Harrison Smith Preserve
From Wilton Center, go north on Route 33 (Ridgefield Road) for ± 3 milesto Keeler's Ridge Road. The park entrances are found off the south end of Keeler's Ridge Road and just north of the northern Keeler's Ridge Road entrance on the entrance.
On Keeler's Ridge Road; from Quarry Head.
Best through Quarry Head; off Ridgefield Road and off Keeler's Ridge Road.
Scenic woodland trails and beautiful boardwalks for hiking.
Wilton Land Conservation Trust
In 1974, the Smith family kindly donated the 23-acre property to the Wilton Land Conservation Trust. The northern section of the preserve borders the state run property of Quarry Head, and the two interconnected preserves total to 60 acres of land and trails open to the public. Scattered throughout the lower elevations of Harrison Smith are exposed rock outcroppings dating back to the Devonian period (400 million years ago). These rocks were mined for local use as building materials for barns and bridges. Remnants of the rock walls that once enclosed old pastures and grazing areas for livestock can still be seen from the trail.
The Harrison Smith Preserve combines the beauty of the New England Woodland with historical glimpses of Wilton in a bygone era. Created in 1974 when the Smith family generously donated the land to the Wilton Land Conservation Trust. The northernmost section of the Smith Preserve borders Quarry Head. Smith Preserve and Quarry Head together, give citizens of Wilton a combined area of nearly 60 acres of open space, with interconnecting trails for passive recreation and spiritual refreshment.
The Preserve, like Quarry Head, contains numerous rock outcroppings and cliffs, albeit less imposing in character. The property is part of the same geological formation as those in Quarry Head, being composed of medium to coarse-grained gneiss, that extends back to the Devonian Period (about 400 million years ago). In the Harrison Smith Preserve with the rock formations exposed only at lower elevations, commercial grades of rock were undoubtedly wanted. The limited quarrying that can be seen suggest only use for local building needs such as barn foundations and bridge footings. Other past uses of the land included farming, particularly the raising of livestock. Many pasture and pen enclosures formed by stone fences attest to a once open landscape where now exists deep forest. Still in existence along the Preserve's eastern boundary is a natural spring which more than likely provided reliable water for grazing.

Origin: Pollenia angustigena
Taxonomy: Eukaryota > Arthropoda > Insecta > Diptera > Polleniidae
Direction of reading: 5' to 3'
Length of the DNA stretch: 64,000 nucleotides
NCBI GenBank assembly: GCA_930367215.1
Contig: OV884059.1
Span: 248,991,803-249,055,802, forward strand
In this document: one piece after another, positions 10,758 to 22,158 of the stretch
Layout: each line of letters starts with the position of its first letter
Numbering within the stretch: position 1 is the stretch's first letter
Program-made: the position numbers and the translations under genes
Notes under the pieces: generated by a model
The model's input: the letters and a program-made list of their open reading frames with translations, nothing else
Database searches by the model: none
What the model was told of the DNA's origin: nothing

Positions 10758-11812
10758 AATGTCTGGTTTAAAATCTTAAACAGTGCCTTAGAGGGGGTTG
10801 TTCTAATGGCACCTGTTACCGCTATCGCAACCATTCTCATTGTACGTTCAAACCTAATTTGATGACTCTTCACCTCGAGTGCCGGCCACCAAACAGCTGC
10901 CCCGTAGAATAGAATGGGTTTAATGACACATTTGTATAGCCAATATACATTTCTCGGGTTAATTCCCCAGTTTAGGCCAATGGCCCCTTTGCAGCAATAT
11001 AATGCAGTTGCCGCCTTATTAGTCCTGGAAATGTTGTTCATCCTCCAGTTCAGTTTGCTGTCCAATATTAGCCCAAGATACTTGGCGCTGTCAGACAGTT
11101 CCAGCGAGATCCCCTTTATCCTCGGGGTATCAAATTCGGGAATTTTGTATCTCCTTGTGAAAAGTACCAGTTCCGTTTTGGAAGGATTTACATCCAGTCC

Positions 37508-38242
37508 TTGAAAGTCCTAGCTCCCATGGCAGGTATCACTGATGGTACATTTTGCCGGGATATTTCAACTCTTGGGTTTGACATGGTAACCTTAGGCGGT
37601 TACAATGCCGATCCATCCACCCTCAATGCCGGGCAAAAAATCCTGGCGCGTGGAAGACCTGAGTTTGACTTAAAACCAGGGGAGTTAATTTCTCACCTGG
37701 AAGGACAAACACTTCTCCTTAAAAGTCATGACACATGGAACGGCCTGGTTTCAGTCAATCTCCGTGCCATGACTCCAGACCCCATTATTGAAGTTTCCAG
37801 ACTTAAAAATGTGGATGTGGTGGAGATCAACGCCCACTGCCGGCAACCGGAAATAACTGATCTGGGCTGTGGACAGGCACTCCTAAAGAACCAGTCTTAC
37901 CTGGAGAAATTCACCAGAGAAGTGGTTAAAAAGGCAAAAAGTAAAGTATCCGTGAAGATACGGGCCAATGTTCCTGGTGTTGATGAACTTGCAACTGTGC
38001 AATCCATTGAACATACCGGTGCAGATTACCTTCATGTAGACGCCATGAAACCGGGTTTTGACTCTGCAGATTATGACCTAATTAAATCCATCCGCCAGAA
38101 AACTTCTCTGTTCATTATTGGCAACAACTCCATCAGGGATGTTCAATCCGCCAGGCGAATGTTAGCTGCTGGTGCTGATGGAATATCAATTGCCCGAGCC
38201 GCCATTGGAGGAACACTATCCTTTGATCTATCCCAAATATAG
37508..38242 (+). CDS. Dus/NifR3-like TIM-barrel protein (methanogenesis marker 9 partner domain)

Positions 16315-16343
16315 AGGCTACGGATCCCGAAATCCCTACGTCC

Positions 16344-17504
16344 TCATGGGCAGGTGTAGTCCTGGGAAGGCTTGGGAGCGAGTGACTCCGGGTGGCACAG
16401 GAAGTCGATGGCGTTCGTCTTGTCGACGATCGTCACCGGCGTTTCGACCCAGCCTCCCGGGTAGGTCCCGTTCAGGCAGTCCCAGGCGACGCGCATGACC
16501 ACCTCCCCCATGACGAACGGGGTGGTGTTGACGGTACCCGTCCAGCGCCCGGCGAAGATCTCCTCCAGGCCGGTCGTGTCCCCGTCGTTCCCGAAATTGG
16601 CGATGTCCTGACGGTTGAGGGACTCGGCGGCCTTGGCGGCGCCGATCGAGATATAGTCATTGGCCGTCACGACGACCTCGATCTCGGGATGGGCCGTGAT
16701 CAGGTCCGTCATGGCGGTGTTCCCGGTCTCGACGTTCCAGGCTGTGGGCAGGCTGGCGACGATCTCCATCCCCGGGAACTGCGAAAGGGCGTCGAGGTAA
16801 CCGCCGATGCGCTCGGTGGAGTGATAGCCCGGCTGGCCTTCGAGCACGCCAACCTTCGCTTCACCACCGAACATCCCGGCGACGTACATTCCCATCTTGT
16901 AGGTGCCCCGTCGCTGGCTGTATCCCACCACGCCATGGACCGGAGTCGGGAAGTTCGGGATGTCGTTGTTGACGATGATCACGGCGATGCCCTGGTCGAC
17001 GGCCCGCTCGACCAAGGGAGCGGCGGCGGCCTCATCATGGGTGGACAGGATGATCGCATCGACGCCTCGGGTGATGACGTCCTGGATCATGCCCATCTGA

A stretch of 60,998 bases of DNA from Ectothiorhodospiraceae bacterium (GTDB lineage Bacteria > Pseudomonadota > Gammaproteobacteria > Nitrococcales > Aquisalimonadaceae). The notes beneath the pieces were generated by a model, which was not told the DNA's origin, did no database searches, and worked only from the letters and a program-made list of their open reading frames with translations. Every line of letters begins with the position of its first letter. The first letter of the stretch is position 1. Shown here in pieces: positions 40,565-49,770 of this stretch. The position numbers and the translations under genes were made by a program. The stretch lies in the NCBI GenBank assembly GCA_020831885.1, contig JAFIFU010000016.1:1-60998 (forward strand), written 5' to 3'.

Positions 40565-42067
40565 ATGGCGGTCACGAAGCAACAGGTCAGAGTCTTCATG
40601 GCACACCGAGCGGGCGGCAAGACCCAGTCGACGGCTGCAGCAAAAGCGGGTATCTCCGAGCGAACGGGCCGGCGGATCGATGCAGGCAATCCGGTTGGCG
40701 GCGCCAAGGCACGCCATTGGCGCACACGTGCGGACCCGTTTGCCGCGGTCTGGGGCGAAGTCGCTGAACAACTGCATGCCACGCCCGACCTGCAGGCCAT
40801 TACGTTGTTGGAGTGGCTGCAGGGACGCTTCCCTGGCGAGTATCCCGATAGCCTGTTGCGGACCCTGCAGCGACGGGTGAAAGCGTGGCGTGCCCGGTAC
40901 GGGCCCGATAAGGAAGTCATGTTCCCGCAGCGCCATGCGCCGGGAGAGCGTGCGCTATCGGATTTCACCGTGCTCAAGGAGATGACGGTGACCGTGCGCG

The mixed hardwood forest of today is everywhere evident with several species of oak, maples, birch, ash, and beech predominating. In rough terrain where grazing and/or wood cutting were restricted, very large trees may be seen. Near the main cliff ramparts to the northeast, for example, magnificent specimens of tulip poplar, white ash, red oak, and sugar maples are almost an overwhelming sight. The different habitats throughout the preserve such as wet areas bordering different streams and low spots, well-drained slopes, and dry crests support numerous species of understory shrubs, small trees, ferns, and wildflowers. Diversity of life abounds in this very special area of the town.
Kiosk and Trail Map
Highlights of Harrison-Smith Preserve
Boardwalk across wetland built by volunteers.
See project here!
Abundant amount of large rock formations.
Beautiful streams run through this forest like veins.
Photos from Harrison-Smith
Beautiful Milkweed growing along the trail path. Monarch butterflies lay their eggs on only Milkweed which makes this plant unique. Since Milkweed has “weed” in the name, it is commonly confused as an invasive or pesky plant but it is the exact opposite! Milkweed is a native plant and provides for a number of species because they use the nectar and some will even eat various parts of the plant.
Fungi decomposing a fallen tree.
Black Cherry tree blossoms.
History Continued (2012)
A former field in this preserves became completely overgrown with invasive plants, shrubs and trees, and the trail was impassible in places. Generous neighbors contributed funds to the Land Trust to hire professional help to clear the field. Then neighbors and Land Trust volunteers, including 60 ninth graders organized as Project 2012.
Thanks to a wet summer, careful mowing and occasional removal of stubborn vines, the meadow has flourished, and the trail has been re-created. The meadow allows for an uninterrupted view from Quarry Head State Park at the north end through all of the preserves's open fields to the south.